Half a century ago, Belgian Zoologist Bernard Heuvelmans first codified cryptozoology in his book On the Track of Unknown Animals.

The Centre for Fortean Zoology (CFZ) are still on the track, and have been since 1992. But as if chasing unknown animals wasn't enough, we are involved in education, conservation, and good old-fashioned natural history! We already have three journals, the largest cryptozoological publishing house in the world, CFZtv, and the largest cryptozoological conference in the English-speaking world, but in January 2009 someone suggested that we started a daily online magazine! The CFZ bloggo is a collaborative effort by a coalition of members, friends, and supporters of the CFZ, and covers all the subjects with which we deal, with a smattering of music, high strangeness and surreal humour to make up the mix.

It is edited by CFZ Director Jon Downes, and subbed by the lovely Lizzy Bitakara'mire (formerly Clancy), scourge of improper syntax. The daily newsblog is edited by Corinna Downes, head administratrix of the CFZ, and the indexing is done by Lee Canty and Kathy Imbriani. There is regular news from the CFZ Mystery Cat study group, and regular fortean bird news from 'The Watcher of the Skies'. Regular bloggers include Dr Karl Shuker, Dale Drinnon, Richard Muirhead and Richard Freeman.The CFZ bloggo is updated daily, and there's nothing quite like it anywhere else. Come and join us...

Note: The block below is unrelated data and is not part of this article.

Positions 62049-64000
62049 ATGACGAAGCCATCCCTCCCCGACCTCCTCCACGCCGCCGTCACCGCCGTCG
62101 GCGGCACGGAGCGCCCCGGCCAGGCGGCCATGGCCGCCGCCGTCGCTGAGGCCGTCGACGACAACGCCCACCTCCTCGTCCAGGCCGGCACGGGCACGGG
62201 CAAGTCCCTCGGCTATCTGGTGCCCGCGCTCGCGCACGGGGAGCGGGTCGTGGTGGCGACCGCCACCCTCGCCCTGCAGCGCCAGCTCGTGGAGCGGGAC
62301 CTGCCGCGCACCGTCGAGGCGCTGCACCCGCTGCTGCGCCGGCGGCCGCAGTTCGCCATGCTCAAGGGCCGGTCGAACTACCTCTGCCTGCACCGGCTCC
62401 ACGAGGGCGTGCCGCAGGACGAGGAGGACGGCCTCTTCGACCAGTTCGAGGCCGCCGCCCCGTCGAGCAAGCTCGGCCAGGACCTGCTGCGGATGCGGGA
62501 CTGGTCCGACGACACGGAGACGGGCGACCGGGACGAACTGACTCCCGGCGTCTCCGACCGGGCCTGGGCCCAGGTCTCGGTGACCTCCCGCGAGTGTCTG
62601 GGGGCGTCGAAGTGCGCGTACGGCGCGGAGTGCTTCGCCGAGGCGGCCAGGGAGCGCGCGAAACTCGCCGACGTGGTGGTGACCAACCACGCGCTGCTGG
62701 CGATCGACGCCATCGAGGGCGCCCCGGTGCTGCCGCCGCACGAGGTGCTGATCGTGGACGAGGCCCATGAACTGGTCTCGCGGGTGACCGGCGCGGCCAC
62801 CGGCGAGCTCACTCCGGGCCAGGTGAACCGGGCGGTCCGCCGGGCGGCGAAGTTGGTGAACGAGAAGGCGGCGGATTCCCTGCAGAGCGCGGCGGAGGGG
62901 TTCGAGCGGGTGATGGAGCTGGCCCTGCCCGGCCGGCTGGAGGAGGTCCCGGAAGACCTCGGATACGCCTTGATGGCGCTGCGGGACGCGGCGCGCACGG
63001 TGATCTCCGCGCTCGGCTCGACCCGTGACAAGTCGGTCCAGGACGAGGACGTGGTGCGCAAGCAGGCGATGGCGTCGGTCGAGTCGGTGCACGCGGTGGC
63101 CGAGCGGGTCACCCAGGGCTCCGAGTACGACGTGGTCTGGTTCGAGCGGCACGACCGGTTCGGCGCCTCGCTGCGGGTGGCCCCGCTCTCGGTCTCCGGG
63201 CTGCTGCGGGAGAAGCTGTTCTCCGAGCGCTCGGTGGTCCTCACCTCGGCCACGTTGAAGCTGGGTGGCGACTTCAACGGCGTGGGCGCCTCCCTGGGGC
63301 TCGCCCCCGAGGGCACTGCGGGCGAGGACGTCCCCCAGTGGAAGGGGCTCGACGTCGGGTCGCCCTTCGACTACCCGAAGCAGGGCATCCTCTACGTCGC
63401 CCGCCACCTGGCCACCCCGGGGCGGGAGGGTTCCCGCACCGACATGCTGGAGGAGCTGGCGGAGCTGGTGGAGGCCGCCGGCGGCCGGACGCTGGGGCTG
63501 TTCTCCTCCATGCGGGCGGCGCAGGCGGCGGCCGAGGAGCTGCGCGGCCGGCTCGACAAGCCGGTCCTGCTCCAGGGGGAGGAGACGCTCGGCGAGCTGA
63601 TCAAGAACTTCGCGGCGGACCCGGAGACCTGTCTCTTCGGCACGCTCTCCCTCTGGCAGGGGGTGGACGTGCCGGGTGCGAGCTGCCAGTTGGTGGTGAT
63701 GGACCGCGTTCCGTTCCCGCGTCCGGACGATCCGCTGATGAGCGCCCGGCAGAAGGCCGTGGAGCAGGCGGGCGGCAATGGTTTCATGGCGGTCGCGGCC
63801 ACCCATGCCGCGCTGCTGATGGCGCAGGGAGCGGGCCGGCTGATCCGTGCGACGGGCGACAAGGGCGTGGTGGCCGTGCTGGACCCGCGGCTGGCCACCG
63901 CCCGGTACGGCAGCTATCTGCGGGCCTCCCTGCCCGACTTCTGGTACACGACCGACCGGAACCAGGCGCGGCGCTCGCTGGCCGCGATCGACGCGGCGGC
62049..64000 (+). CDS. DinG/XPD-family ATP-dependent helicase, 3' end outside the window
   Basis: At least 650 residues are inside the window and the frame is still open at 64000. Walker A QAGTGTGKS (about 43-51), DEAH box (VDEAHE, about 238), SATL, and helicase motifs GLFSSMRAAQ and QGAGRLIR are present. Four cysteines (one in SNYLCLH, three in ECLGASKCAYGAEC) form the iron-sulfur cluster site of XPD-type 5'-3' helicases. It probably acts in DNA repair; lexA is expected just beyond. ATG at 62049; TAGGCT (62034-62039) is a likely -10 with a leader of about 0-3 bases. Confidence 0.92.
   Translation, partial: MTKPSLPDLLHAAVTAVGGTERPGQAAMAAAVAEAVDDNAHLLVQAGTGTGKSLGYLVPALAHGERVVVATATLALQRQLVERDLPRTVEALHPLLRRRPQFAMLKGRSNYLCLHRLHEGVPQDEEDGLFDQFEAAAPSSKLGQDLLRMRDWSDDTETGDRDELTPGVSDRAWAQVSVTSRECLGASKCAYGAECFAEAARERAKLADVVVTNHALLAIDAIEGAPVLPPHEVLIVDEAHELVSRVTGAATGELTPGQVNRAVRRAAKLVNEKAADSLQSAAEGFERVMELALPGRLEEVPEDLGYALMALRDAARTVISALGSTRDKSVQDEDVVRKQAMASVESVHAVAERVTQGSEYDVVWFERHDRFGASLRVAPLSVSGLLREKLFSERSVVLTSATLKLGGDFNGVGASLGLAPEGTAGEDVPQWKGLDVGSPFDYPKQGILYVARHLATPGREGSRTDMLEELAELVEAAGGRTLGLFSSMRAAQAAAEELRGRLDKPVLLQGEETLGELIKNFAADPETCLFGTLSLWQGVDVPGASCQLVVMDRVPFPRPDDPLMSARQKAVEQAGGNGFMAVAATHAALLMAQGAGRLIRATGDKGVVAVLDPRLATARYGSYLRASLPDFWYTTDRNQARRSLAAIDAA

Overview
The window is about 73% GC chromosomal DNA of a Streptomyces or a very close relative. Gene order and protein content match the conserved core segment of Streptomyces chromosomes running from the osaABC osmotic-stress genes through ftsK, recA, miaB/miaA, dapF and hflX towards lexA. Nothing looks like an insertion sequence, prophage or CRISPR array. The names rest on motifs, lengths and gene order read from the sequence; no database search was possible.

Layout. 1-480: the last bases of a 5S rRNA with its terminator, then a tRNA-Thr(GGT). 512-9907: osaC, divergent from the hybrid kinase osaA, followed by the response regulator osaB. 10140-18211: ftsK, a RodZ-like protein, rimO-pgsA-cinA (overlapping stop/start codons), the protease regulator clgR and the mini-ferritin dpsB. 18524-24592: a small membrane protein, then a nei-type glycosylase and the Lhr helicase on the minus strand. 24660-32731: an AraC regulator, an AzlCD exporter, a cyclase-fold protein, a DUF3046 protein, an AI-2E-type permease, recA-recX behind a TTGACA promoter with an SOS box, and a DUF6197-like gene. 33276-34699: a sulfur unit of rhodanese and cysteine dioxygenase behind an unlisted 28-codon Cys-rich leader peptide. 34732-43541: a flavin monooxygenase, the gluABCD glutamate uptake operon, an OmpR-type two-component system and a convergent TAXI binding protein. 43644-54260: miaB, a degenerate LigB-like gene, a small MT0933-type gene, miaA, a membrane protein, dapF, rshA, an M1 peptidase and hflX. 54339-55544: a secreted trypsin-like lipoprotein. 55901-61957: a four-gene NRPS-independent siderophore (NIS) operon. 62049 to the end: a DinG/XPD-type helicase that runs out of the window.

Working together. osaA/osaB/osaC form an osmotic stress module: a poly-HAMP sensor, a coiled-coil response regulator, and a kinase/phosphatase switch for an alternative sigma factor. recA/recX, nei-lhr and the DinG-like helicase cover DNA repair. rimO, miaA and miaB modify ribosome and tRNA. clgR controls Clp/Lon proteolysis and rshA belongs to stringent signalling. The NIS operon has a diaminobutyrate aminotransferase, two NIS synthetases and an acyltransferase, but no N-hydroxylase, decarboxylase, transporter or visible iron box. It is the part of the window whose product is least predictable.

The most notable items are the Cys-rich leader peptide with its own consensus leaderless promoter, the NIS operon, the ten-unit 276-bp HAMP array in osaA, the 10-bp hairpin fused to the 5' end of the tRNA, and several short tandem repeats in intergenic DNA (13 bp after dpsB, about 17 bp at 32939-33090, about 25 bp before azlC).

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Unlike some of our competitors we are not going to try and blackmail you into donating by saying that we won't continue if you don't. That would just be vulgar, but our lives, and those of the animals which we look after, would be a damn sight easier if we receive more donations to our fighting fund. Donate via Paypal today...

Thursday, May 09, 2013

Bigfoot of the Rockies (Documentary)

CRYPTOLINK: 'Bushie' reveals tiger sighting in Tassie wilderness

A word about cryptolinks: we are not responsible for the content of cryptolinks, which are merely links to outside articles that we think are interesting, usually posted up without any comment whatsoever from me.
For many people it's an irresistible notion - that Tasmanian tigers still exist somewhere deep in the Tasmanian wilderness.
A man holding a Tasmanian tiger
A man holding a Tasmanian tiger
Since the death in captivity of the last known thylacine in 1936, there's been endless speculation that a small population of the animals may have survived.